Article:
This report finds that most EWS and DRR programmes are unable to account for the heterogeneous needs of affected communities, thus, effective EWS and DRR practices should focus on the context specific needs of communities and the individuals within them to ensure that no one is left behind. Early warning systems (EWS) and disaster risk reduction (DRR) programming remain some of the most effective ways to save lives during a disaster. The earlier a person is warned of a hazard and the more prepared they are, the more time they have to make critical life-saving decisions.
The six key broad recommendations identified in this report for the development of disability transformative DRR policies and EWS are:
- Challenge and address the systemic and structural ableism within societies, governments and NGOs.
- Implement policies more effectively and with greater accountability to the people for whom they are designed to support.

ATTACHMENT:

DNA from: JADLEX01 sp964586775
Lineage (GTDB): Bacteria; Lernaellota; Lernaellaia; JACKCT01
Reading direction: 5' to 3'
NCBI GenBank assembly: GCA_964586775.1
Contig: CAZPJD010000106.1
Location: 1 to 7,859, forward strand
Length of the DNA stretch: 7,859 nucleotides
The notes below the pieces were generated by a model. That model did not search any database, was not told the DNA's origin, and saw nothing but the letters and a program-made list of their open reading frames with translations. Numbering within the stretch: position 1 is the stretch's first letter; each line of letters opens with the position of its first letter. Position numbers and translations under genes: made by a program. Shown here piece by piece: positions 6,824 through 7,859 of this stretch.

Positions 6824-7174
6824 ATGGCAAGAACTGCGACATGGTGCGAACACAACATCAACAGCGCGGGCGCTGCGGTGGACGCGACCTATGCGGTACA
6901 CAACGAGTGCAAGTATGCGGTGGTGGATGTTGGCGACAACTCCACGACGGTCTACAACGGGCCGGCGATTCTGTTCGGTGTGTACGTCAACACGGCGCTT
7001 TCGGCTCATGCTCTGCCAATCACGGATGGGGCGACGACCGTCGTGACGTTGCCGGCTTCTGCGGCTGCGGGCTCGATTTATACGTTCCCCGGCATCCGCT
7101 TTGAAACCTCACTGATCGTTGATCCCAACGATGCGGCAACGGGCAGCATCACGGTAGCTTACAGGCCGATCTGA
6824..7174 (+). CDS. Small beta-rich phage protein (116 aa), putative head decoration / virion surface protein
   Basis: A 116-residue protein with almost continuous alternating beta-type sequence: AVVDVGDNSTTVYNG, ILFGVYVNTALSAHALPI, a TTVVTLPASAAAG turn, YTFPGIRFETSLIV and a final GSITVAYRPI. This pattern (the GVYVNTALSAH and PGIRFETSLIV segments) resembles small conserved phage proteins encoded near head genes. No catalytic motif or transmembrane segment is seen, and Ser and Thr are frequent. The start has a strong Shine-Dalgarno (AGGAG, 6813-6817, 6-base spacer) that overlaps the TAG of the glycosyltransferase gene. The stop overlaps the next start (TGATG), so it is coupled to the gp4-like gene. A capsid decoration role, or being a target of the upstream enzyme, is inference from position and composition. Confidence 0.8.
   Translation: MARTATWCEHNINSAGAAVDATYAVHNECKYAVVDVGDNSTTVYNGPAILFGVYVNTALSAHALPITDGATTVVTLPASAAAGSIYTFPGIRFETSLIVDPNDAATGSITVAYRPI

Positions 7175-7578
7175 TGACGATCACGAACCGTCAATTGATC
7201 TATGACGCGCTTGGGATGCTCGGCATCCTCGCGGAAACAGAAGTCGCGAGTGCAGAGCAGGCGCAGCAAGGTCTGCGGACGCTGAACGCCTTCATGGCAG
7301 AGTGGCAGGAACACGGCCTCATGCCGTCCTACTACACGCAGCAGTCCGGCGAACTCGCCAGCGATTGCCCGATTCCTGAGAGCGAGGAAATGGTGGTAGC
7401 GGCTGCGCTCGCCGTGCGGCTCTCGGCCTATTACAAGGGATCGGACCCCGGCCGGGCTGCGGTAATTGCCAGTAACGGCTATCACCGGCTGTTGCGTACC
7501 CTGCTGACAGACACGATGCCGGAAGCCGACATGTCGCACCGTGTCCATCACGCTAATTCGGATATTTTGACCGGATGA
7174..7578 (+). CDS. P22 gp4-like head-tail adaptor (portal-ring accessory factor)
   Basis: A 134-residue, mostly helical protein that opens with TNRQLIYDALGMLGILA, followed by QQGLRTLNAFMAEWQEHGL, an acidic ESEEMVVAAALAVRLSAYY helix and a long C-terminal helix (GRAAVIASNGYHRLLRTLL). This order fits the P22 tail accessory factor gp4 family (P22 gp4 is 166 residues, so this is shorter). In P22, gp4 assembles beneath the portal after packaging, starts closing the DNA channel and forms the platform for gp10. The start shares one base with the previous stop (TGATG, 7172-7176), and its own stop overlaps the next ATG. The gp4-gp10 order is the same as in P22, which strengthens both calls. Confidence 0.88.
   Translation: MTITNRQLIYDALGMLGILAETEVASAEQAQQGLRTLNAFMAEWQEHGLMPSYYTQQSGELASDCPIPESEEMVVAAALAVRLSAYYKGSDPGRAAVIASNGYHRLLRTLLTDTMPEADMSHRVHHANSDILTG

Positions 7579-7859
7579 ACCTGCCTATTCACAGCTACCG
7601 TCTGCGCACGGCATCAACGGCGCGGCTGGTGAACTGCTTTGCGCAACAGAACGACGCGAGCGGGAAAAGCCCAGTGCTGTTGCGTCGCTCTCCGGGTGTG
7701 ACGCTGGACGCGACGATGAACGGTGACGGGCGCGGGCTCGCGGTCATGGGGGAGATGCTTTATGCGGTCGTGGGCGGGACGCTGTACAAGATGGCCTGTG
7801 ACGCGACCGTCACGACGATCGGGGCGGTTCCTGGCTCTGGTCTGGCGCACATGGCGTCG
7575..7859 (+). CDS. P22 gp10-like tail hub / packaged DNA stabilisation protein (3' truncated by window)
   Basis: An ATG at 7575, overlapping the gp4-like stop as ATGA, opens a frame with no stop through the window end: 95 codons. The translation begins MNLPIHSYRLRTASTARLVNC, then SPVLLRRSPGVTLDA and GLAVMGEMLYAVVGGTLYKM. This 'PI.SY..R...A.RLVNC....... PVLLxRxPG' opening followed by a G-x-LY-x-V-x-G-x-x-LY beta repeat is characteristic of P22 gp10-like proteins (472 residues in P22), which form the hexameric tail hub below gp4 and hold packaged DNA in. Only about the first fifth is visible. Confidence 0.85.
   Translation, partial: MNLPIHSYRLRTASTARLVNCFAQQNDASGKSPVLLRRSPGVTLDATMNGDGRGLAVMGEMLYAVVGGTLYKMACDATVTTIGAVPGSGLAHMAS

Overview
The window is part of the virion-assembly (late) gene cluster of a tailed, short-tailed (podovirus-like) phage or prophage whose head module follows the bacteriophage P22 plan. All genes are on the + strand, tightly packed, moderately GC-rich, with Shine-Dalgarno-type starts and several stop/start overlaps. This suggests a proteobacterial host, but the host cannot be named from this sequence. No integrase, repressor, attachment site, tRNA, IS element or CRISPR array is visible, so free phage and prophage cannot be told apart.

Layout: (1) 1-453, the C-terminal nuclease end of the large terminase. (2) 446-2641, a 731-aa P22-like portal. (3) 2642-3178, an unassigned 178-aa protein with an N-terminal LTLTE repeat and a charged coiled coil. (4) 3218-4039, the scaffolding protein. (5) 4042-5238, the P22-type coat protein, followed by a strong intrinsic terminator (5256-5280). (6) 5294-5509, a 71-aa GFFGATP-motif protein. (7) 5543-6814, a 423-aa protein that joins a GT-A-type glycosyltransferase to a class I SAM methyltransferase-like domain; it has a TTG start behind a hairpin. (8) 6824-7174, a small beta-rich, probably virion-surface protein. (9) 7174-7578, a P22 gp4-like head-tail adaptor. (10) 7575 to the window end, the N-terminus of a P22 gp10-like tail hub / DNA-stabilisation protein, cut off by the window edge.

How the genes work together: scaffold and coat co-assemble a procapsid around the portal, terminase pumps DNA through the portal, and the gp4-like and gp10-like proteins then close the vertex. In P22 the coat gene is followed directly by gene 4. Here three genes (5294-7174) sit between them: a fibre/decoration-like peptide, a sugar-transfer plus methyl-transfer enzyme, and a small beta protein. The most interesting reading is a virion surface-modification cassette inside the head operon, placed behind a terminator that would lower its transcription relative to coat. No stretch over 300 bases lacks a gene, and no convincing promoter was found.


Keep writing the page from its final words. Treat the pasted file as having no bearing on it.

- Adopt a twin-track approach to disability which combines a universal strategy with targeted responses to peoples’ specific functional needs.
- Implement Universal Design to ensure all facets of an EWS are accessible to everybody in society irrespective of functional needs.
- Reconsider how disability is defined, who is defining it and what purpose it serves.
- Ensure that the participation of PWD is meaningful and effectively empowers them to make decisions which honour the phrase “nothing about us, without us.”